gain from the geostationary satellites that are used by all the cable networks to reach
cable systems and their viewers like you and me.
Here is view of the other antenna near the street. It is 6-meters in
diameter. It has 20 aluminum panels held in place by 500 1/4x20 stainless steel
bolts, lockwashers, and flat washers. There are 160 bolts holding the ribs and
trusses to the central hub. The axis of rotation is parallel to the Earth's axis,
making this a polar-mounted antenna. It is aligned to move across much of the
satellite arc located 22,279 miles above the equator. How do I know all this?
I wrote the technical manual on how to assemble and align these antennas in 1977.
At the bottom of the antenna, there are eight anchor bolts that are imbedded in the
concrete foundation. Near the bottom of the foundation is a 1/2-inch thick steel
plate where the bolts are secured. A similar wooden template keeps the bolts aligned
above the top of the foundation with a matching hole pattern to the bolt holes in the
bottom of the stub-tower that supports the polar axis. The anchor bolts are made
from 2-inch diameter all-thread rods. The wrench to tighten those nuts you see was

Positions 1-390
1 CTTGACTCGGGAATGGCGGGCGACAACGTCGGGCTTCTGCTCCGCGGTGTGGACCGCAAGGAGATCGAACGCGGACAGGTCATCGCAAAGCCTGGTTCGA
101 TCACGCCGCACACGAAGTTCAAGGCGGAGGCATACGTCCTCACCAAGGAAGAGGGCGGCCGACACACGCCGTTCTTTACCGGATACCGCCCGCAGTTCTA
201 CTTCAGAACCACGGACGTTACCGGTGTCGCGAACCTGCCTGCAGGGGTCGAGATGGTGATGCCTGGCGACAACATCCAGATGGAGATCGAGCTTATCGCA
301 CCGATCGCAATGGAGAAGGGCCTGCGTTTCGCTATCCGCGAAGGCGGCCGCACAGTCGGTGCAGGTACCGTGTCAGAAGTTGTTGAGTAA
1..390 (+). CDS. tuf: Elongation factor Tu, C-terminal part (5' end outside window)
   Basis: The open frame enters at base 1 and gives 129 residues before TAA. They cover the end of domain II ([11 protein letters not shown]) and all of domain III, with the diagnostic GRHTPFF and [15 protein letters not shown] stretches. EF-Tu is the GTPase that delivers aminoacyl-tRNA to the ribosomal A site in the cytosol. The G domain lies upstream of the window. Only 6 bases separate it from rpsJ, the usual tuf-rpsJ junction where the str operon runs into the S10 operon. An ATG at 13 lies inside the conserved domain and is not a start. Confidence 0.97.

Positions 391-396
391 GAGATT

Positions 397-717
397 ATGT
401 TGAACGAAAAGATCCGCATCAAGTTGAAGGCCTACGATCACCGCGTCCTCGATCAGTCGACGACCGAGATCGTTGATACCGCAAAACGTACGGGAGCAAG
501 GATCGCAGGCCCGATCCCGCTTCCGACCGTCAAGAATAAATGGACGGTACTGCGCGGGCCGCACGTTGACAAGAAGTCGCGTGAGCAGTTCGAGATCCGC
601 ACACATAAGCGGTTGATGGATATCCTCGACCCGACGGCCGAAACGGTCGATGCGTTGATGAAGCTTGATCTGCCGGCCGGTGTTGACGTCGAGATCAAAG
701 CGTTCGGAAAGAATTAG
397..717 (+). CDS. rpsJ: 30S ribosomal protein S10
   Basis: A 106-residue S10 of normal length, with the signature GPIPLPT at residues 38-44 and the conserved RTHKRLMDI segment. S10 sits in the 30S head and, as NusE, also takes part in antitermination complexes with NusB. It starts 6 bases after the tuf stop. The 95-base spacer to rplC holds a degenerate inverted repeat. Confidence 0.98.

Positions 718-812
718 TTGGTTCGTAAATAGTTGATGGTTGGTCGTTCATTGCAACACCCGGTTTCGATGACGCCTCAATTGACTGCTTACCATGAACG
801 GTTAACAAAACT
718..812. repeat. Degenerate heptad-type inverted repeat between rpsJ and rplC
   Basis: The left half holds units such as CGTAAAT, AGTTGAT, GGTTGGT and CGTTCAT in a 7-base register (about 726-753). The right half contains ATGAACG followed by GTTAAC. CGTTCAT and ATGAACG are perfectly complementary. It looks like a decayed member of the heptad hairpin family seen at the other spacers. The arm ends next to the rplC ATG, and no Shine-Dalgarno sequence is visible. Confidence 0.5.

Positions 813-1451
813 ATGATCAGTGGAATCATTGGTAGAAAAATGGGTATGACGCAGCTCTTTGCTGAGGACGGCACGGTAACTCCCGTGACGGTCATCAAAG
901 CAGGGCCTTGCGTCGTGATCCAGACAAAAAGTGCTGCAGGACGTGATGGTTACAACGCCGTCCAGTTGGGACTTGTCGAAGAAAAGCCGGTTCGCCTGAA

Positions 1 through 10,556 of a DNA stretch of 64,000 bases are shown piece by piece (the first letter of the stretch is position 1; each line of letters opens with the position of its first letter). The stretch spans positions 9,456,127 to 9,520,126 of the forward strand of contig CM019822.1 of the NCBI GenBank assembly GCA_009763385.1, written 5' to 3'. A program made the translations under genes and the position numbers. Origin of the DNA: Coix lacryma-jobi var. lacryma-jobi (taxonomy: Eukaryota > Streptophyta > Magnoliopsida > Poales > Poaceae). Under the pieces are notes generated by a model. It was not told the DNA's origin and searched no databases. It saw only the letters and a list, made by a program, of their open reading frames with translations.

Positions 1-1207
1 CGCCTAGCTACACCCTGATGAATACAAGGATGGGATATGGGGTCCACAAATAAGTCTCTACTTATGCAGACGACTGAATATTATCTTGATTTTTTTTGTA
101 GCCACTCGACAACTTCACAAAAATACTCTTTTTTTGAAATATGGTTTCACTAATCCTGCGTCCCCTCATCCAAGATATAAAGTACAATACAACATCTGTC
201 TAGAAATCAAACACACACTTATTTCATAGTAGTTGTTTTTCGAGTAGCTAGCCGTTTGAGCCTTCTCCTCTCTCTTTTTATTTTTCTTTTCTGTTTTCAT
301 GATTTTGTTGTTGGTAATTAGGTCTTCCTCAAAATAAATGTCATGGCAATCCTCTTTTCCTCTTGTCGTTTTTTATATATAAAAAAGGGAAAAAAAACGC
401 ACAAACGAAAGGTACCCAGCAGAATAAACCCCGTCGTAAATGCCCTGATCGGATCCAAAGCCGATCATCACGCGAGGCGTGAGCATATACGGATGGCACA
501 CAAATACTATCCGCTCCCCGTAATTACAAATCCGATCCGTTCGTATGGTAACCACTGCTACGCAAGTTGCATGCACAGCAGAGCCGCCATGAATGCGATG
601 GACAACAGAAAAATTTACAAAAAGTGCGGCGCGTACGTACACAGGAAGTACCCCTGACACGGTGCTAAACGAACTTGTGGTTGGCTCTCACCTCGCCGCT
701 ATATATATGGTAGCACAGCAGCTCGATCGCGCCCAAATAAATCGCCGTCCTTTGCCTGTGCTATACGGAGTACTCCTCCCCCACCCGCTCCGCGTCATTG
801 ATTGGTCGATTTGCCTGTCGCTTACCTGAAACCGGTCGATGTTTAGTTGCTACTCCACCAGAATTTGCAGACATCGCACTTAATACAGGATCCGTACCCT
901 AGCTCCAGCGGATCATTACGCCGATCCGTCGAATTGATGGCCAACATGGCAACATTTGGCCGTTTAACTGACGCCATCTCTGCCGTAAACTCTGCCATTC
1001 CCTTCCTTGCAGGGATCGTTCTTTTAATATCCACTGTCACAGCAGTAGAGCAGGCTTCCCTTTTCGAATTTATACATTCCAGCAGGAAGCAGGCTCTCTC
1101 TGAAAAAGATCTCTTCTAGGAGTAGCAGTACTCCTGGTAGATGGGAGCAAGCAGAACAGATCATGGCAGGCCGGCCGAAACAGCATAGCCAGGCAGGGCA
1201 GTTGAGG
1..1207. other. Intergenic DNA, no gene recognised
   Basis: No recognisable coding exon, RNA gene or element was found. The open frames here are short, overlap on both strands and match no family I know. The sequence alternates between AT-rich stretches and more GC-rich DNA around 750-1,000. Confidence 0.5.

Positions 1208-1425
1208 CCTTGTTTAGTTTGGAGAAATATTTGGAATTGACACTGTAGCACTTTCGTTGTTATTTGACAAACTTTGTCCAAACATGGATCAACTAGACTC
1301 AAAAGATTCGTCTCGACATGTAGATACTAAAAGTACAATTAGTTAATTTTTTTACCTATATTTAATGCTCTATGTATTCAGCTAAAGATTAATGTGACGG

custom-made for this antenna and came with a 3-foot long 6061-T6 aluminum extension to
insure the nuts are properly secured.
The larger antennas were the first ones installed here at a time when the
satellites in orbit did not have a lot of power in their on-board transmitters, called
transponders. The satellites receive signals from uplink ground stations on
frequencies between 5925 MHz and 6425 MHz. Twelve RF signals can be received, spaced
at 40 MHz intervals across that band. Another twelve signals are transmitted
90-degrees cross-polarized from the first group, and offset by 20 MHz, bringing the total
number of signals to 24. Their frequencies are translated to the 3,700 to 4,200 MHz
range and downlinked to these satellite antennas. The typical path loss from the
orbiting satellite is 196 dB. The largest antenna here has a gain of 47 dB.
The low-noise amplifier at the focal point of these parabolic antennas has a typcal gain
of 50 dB. The remainder of the path loss is overcome by the power of the
transponders on the satellite, and the fact that the signals needed at the satellite
receivers is not required to be that strong. The modulation schemes are based on
frequency-modulation and phase-modulation techniques. One transponder typically
carries multiple digital television programs.
Here is where all those signals are converted from satellite signals to
standard television channels you watch in your home. This is the "headend"
that processes each and every channel on the fiber-optic and coaxial distribution network
in the service area.
When you sit down to your computer like I am doing right now, the other end of
that internet link via cable modem goes through a box similar to this one in the headend.
There are four fiber-optic return path receivers in this chassis. Each one
provides a link from a neighborhood fiber-optic node some distance away from the headend.
And yes, it was built and sold recently by a Florida company I used to work for
back in the 1990's.